Prof quits tenured job to protest Kansas campus carry law

A tenured professor is resigning from the University of Kansas because of the campus carry law set to take effect in the state this July.

History professor Jacob Dorman published a copy of his resignation letter in The Lawrence Journal-World last week, stating that after 10 years at KU, he is leaving for another tenured position in a non-campus carry state because he believes that the policy “will do irreparable harm to higher education in Kansas.”

[RELATED: Memphis prez: Campus carry would ‘disrupt our academic mission’]

While Dorman remarks that he has “especially benefited from getting to know Kansans from rural communities where gun ownership and hard work are equally a way of life,” he insists that campus carry will detrimentally affect the entire state by “driving off” professors like himself.

“Kansas will never secure the future that it deserves if it weakens its institutions of higher learning by driving off faculty members or applicants who feel as I do that there is no place for firearms in classrooms,” he writes. “Kansas can have great universities, or it can have concealed carry in classrooms, but it cannot have both.”

Pointing out that “we discuss sensitive and highly charged topics in my classroom,” Dorman expresses concern that gun-toting pupils will shoot first and ask questions later when confronted with a classroom disagreement, fretting that students will not be able to “express themselves respectfully and freely...about heated topics if they know that fellow students are armed and that a disagreement or argument could easily be lethal.”

[RELATED: UT prof says campus carry will ‘shut down’ free speech]

In addition, he warns that campus carry will prevent universities in Kansas from recruiting new professorial talent, pointing out that “recruiting the best trained professors necessarily means recruiting from coastal areas and progressive college towns, where most people do not believe that randomly arming untrained students is a proper exercise of the Second Amendment’s protection of a well-regulated militia."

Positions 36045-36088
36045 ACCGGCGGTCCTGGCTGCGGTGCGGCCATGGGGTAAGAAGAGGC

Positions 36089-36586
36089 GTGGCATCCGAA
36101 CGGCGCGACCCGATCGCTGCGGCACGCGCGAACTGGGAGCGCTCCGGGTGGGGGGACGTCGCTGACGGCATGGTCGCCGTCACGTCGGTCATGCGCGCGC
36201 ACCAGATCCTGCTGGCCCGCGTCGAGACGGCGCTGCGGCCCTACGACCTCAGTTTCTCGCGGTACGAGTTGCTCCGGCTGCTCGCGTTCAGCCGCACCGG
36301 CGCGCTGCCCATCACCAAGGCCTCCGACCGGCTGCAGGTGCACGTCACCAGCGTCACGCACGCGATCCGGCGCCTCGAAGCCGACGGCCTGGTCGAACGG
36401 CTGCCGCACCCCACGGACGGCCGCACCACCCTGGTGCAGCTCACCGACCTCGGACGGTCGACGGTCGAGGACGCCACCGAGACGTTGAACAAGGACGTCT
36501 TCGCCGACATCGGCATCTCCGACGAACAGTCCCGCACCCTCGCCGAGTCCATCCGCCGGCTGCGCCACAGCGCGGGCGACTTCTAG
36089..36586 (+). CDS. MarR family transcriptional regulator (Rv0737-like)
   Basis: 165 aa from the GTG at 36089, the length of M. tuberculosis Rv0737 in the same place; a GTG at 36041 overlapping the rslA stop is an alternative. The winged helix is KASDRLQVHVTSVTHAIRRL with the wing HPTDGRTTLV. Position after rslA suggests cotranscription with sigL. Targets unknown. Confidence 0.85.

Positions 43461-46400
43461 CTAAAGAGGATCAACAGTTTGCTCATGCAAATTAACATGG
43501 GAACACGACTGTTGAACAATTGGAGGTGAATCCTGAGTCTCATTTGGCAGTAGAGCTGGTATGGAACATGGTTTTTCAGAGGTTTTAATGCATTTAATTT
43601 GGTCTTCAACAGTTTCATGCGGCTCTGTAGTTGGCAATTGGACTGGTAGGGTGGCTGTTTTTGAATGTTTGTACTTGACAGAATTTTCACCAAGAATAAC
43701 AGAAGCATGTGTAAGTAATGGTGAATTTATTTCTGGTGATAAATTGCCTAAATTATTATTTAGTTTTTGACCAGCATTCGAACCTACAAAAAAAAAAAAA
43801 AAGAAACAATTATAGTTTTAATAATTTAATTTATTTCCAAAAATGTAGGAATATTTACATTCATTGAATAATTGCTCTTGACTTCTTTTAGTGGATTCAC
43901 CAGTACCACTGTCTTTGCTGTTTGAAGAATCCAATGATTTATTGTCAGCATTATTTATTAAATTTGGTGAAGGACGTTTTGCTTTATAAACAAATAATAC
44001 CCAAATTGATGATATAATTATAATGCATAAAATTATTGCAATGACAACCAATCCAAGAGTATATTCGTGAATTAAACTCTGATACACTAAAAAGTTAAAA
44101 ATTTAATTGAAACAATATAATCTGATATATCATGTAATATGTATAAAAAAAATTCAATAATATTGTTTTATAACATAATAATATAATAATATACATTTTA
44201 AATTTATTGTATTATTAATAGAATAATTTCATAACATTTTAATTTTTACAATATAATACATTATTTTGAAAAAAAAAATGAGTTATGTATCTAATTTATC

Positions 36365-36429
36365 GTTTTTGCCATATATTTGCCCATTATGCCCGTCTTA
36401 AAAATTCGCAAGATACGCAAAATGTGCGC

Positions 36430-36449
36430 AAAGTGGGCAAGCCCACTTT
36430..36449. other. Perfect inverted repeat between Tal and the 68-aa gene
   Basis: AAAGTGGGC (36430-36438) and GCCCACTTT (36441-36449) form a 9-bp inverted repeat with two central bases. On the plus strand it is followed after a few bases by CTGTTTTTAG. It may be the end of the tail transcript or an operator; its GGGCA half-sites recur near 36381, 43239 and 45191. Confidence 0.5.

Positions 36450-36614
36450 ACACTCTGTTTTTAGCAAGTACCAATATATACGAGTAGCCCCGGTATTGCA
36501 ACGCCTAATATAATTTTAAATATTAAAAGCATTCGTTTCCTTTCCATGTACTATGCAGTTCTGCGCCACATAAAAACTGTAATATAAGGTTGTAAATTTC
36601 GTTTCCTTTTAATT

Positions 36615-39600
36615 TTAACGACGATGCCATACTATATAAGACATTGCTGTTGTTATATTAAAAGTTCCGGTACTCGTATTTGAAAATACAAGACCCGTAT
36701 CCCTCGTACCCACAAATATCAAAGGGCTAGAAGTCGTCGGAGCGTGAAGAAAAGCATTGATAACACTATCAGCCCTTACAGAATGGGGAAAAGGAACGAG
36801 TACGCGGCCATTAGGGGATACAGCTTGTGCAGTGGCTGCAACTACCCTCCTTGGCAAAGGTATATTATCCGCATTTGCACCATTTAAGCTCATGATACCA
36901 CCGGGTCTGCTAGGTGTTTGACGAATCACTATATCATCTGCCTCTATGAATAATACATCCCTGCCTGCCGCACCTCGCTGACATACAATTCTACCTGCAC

Dorman concludes his resignation letter with a parting shot at the National Rifle Association, saying, “Let us not let the NRA destroy the future of the state of Kansas with a specious argument about the Second Amendment” and calling on state lawmakers to repeal campus carry.

Dorman told Inside Higher Ed that he has taken a new job with the University of Nevada at Reno, but said he would have made the same decision even without that opportunity, declaring, “I would have left academia entirely rather than teach on a campus that allowed students to have guns in the classroom.”

[RELATED: UT System Chancellor: Campus carry could disrupt faculty recruitment]

When asked if he had any additional comments to add on his resignation, Dorman told Campus Reform that he had already “commented extensively” in the comments section of several websites that published his resignation letter, including the Topeka Capital-Journal, but requested that his “more smart alecky comments” not be reproduced because “those were intended to amuse the readership of those blogs but would not translate well outside of them.”

The exchanges occasionally devolve to the level of a presidential debate, complete with jokes about “overcompensating” for “finger length,” but most of the comments reviewed by Campus Reform are civil debates between Dorman and readers who support campus carry.

[RELATED: UT instructors meet students in bars to avoid campus carry]

While Dorman’s public resignation was unique, IHE reports that academics in the state have estimated on social media that as many as 10 other professors are also stepping down because of the campus carry law, though few specifics have been provided.

Two other KU professors did acknowledge that campus carry has influenced their thinking, with social welfare professor Alice Lieberman calling the law a “tipping point” behind her recent decision to retire.

English professor Maryemma Graham likewise indicated that she would not remain in her current role if guns are allowed on campus, but said she would postpone her final decision until the law is implemented to see whether the university finds a way around its requirements in the meantime.

"Threats to personal safety don't disappear once you step on campus," NRA Spokesperson Catherine Mortenson told Campus Reform. "Denying law-abiding gun owners their God-given right to self-protection on campus leaves them vulnerable to attack. It's disappointing that a college professor would allow his anti-gun bias to get in the way of the facts."

Campus Reform reached out to the University of Kansas for comment, but did not receive a response in time for publication.

Follow the author of this article on Twitter: @AutumnDawnPrice